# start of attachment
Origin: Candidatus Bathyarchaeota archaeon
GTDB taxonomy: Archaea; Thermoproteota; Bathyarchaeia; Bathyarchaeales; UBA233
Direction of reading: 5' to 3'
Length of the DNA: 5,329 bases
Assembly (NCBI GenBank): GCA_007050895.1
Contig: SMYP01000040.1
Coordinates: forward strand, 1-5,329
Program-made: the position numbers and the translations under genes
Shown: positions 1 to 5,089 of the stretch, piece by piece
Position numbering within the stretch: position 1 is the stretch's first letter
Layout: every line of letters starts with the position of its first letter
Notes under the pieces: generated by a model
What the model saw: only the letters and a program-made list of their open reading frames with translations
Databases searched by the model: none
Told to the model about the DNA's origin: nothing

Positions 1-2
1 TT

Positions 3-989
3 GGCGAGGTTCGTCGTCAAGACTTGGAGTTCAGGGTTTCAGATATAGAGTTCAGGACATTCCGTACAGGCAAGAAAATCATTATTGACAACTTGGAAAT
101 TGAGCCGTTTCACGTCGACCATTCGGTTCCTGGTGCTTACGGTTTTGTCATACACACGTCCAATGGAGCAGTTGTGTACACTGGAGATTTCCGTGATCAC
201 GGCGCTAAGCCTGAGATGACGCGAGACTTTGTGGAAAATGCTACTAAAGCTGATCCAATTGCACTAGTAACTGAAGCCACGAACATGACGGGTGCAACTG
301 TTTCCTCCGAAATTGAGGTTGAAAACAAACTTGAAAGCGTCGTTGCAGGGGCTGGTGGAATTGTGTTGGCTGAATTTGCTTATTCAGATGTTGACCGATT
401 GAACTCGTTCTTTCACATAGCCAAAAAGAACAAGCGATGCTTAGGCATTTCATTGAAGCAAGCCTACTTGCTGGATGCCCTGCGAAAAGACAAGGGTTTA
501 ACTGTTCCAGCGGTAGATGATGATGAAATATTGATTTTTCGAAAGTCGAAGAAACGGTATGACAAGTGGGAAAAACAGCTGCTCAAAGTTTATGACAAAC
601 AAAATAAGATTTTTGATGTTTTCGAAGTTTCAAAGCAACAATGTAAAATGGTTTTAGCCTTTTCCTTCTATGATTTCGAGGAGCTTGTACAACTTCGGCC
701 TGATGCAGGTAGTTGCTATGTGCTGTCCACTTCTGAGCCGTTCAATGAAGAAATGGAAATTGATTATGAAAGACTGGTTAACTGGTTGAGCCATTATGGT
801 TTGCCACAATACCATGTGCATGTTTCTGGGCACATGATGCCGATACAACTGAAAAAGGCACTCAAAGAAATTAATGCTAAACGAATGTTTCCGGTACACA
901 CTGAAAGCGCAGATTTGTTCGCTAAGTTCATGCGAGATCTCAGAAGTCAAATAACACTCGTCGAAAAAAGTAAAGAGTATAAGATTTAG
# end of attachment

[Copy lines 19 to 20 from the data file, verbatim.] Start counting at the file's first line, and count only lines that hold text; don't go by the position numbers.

3 GGCGAGGTTCGTCGTCAAGACTTGGAGTTCAGGGTTTCAGATATAGAGTTCAGGACATTCCGTACAGGCAAGAAAATCATTATTGACAACTTGGAAAT
101 TGAGCCGTTTCACGTCGACCATTCGGTTCCTGGTGCTTACGGTTTTGTCATACACACGTCCAATGGAGCAGTTGTGTACACTGGAGATTTCCGTGATCAC